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Vicky Bowman, Sean Turnell, Toru Kubota to be freed as Myanmar releases 700 prisoners

Myanmar’s military junta frees top Australian aide to Aung San Suu Kyi and ex-British envoy in release of 700 prisoners: ‘Remarkable’

  • Military junta set to free imprisoned foreigners to mark National Victory Day
  • Sean Turnell, Australian advisor of jailed leader Aung San Suu Kyi, to be released
  • Former British ambassador Vicky Burrows also among 700 prisoners to be freed
  • Their imminent release has been described as ‘remarkable’ by analysts

A top Australian aide to deposed Myanmar leader Aung San Suu Kyi and the former British ambassador have reportedly been freed and deported by their military junta captors.

Australian-born Professor Sean Turnell, 58, was working as an economics adviser to Myanmar’s civilian leader when he was detained shortly after the coup in February last year.

In September, he and Suu Kyi were convicted of breaching the official secrets act and jailed for three years each by a closed junta court.

British envoy Vicky Bowman, 56, ambassador from 2002 to 2006, was detained with her husband in August for failing to declare she was living at an address different from the one listed on her foreigner’s registration certificate. 

Professor Sean Turnell (pictured right with his wife, Deakin University lecturer Ha Vu) was working as an economics adviser to Myanmar’s civilian leader Suu Kyi when he was detained shortly after the coup in February last year

They were later jailed for one year. Her husband, prominent Myanmar artist Htein Lin, will also be freed, the official said.

Government spokesman Major General Zaw Min Tun told the Voice of Myanmar and Yangon Media Group on Thursday that Professor Turnell, Japanese filmmaker Toru Kubota and ex-British diplomat Vicky Bowman, as well as an unidentified American, had been released and deported.

Myanmar’s state-run MRTV later confirmed the reports.

 

‘Professor Turnell’s release is remarkable news after being held hostage by the regime, and his family and friends will be delighted,’ independent analyst David Mathieson told AFP.

But he said the junta ‘shows no sign of reform and a mass amnesty doesn’t absolve them of atrocities committed since the coup.’

The pardons are part of a release of 700 prisoners by the military junta to celebrate Myanmar’s National Victory Day, a senior officer told AFP.

Japanese journalist Toru Kubota, 26, will also be freed under the amnesty after he was detained in July near an anti-government rally in Yangon along with two Myanmar citizens and jailed for 10 years.

British envoy Vicky Bowman (pictured), ambassador from 2002 to 2006, was detained with her husband in August for failing to declare she was living at a different address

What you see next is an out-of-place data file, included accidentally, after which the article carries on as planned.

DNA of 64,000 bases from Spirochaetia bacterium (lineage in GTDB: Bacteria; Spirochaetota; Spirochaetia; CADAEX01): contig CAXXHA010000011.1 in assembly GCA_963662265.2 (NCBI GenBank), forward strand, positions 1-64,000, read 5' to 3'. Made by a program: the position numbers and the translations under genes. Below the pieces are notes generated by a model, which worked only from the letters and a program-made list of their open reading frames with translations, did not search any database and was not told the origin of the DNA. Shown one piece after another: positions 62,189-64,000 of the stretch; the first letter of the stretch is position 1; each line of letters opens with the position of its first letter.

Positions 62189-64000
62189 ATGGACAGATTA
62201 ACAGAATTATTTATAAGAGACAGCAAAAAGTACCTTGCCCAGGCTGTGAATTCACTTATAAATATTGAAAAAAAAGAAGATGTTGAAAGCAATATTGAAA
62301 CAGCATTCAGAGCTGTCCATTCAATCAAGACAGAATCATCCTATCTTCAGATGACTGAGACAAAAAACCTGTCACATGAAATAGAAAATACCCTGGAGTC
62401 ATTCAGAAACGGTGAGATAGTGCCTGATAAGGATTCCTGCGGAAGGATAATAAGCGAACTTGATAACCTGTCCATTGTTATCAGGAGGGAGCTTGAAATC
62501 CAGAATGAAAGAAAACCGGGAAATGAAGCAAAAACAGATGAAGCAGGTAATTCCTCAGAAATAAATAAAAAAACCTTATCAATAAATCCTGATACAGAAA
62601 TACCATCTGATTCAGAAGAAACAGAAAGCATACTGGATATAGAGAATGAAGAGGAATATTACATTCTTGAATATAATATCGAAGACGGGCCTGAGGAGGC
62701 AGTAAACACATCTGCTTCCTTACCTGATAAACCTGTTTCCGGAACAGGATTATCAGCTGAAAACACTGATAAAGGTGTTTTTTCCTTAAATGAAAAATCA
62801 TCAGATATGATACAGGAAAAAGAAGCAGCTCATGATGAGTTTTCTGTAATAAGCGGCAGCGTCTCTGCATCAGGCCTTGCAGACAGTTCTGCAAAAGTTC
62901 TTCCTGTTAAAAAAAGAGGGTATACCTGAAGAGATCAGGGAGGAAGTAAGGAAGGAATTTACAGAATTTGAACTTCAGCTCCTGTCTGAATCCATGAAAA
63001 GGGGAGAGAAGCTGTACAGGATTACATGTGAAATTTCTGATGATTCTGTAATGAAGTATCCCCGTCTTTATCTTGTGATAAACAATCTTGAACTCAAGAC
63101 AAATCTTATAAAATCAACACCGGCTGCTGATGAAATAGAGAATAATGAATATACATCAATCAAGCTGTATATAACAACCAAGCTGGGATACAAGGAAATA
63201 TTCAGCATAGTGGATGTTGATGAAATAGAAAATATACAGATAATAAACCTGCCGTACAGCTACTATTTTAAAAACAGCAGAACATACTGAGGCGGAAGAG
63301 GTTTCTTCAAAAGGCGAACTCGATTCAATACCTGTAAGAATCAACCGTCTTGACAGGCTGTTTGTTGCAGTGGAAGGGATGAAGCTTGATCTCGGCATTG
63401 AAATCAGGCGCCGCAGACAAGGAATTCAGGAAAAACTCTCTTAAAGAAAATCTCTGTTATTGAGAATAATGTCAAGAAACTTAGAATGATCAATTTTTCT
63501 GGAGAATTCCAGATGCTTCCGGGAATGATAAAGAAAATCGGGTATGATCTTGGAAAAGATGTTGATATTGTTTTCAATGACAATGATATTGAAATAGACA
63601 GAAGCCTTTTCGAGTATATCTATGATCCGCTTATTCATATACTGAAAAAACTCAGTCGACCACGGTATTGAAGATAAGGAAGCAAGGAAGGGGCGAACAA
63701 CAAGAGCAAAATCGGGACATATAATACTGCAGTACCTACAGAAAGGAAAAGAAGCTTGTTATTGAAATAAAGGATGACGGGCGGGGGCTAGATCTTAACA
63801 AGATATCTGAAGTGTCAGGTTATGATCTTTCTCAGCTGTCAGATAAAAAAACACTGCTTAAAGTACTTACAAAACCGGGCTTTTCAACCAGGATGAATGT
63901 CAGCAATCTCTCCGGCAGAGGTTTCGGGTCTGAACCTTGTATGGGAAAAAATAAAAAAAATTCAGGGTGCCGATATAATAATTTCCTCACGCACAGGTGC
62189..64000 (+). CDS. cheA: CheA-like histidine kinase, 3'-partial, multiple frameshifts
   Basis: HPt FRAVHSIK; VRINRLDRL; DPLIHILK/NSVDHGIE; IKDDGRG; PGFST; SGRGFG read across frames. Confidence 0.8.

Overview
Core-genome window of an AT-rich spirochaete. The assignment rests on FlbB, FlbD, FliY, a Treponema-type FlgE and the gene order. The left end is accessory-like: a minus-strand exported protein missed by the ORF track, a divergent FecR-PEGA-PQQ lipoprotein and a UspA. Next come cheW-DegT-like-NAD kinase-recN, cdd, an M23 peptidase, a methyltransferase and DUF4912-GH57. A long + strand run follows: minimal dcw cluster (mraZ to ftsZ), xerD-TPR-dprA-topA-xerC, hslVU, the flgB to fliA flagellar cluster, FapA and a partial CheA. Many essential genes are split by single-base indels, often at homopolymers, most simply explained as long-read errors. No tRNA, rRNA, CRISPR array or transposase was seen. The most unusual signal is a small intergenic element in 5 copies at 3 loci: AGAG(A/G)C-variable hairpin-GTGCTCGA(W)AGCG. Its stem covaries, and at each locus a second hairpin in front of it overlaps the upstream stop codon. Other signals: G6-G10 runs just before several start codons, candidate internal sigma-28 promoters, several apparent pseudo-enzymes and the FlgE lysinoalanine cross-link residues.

British envoy Vicky Bowman (pictured), ambassador from 2002 to 2006, was detained with her husband in August for failing to declare she was living at a different address

The foreign nationals are expected to be released from jail today and then immediately deported out of the country.

Australia’s department of foreign affairs and trade has refused to comment on the reports but sources in the Japanese embassy in Myanmar confirmed they had been informed of Mr Kubota’s imminent release.

Kubota is the fifth foreign journalist to be detained in Myanmar, after US citizens Nathan Maung and Danny Fenster, Robert Bociaga of Poland and Yuki Kitazumi of Japan – all of whom were later freed and deported.

As of March this year, 48 journalists remain in custody across the country, according to the monitoring group Reporting ASEAN.

Families gathered outside Insein prison in Yangon ahead of the expected announcement, an AFP reporter said.

The south-east Asian country has been in turmoil since the military's coup overthrew Aung San Suu Kyi (pictured) last year and a bloody crackdown on dissent that has seen thousands jailed

The south-east Asian country has been in turmoil since the military’s coup overthrew Aung San Suu Kyi (pictured) last year and a bloody crackdown on dissent that has seen thousands jailed

Three former ministers from Suu Kyi’s ousted government and detained US-Myanmar citizen Kyaw Htay Oo would also be released, the junta official said.

The south-east Asian country has been in turmoil since the military’s coup last year and a bloody crackdown on dissent that has seen thousands jailed.

The military’s crackdown on dissent since it ousted Suu Kyi’s government has left more than 2,300 civilians dead, according to a local monitoring group.

The junta blames anti-coup fighters for the deaths of almost 3,900 civilians.

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